Today in People v Mothersell (2010 NY Slip Op 02677 [NY [4/1/10]) the Court of Appeals struck down the use of a search warrant which permitted the search of "all persons present" to justify 'visual' body cavity searches (I think this means the search was limited to visible body cavities) of persons at the scene of the search warrants execution who were not arrested and were searched solely based on the search warrant. It did not hold that "all persons present" search warrants are always invalid, but it did hold that the SW must demonstrate probable cause to search each person authorized for a search. The ruling would require substantial factual allegations regarding a location before permitting the conclusion that everyone there must be involved in drug activity.
Outside of such intrusive searches based on such limited justification, the language of the decision may be particularly useful as it ignored the "pages of boilerplate allegations" and instead focused on the "few relevant particulars", which in this case was was a couple of drug purchases from the apartment in question.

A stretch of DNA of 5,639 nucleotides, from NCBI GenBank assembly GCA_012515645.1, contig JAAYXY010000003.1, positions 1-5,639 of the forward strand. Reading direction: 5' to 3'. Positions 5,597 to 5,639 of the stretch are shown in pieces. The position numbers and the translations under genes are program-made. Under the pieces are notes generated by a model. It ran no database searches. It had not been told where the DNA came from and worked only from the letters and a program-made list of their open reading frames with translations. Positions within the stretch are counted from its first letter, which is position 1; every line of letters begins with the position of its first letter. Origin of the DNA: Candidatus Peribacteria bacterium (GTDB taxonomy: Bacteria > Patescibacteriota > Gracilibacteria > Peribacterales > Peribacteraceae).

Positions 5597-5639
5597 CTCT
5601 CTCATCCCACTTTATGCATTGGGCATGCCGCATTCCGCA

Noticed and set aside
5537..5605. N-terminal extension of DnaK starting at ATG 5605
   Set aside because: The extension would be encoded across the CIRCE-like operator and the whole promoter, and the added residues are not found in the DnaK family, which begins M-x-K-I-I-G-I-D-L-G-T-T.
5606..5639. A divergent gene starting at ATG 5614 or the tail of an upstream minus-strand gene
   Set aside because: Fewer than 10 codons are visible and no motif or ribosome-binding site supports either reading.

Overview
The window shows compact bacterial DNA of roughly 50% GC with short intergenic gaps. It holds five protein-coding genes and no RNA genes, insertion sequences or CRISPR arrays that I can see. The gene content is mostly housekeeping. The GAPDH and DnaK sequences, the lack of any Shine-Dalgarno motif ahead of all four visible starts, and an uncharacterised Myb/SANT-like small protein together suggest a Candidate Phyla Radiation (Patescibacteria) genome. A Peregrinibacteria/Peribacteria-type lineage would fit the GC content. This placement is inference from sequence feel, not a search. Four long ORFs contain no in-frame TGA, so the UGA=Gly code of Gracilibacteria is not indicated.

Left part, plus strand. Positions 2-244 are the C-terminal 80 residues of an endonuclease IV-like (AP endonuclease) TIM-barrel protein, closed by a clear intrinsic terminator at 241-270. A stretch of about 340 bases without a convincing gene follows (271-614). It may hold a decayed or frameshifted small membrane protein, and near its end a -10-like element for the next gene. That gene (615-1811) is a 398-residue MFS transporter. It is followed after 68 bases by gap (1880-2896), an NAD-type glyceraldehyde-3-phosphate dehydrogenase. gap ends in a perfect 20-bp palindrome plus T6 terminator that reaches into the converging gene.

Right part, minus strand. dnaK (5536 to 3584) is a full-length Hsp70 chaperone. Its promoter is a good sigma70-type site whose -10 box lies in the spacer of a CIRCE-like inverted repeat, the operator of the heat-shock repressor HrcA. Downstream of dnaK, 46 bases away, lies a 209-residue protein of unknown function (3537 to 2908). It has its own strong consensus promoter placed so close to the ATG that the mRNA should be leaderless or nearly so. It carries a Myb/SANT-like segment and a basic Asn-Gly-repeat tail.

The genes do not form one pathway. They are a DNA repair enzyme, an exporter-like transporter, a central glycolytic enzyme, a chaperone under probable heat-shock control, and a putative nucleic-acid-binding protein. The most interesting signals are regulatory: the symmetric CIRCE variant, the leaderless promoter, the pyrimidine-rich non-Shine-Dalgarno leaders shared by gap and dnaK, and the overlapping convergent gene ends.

The court also rejected as insufficient to meet the "substantially probable" threshold an allegation that it is "not uncommon" that those present at an apartment where drugs are sold "could reasonably be expected to conceal cocaine". Finally, the court reaffirmed that substantial proof is required to justify a , even the ones you can see.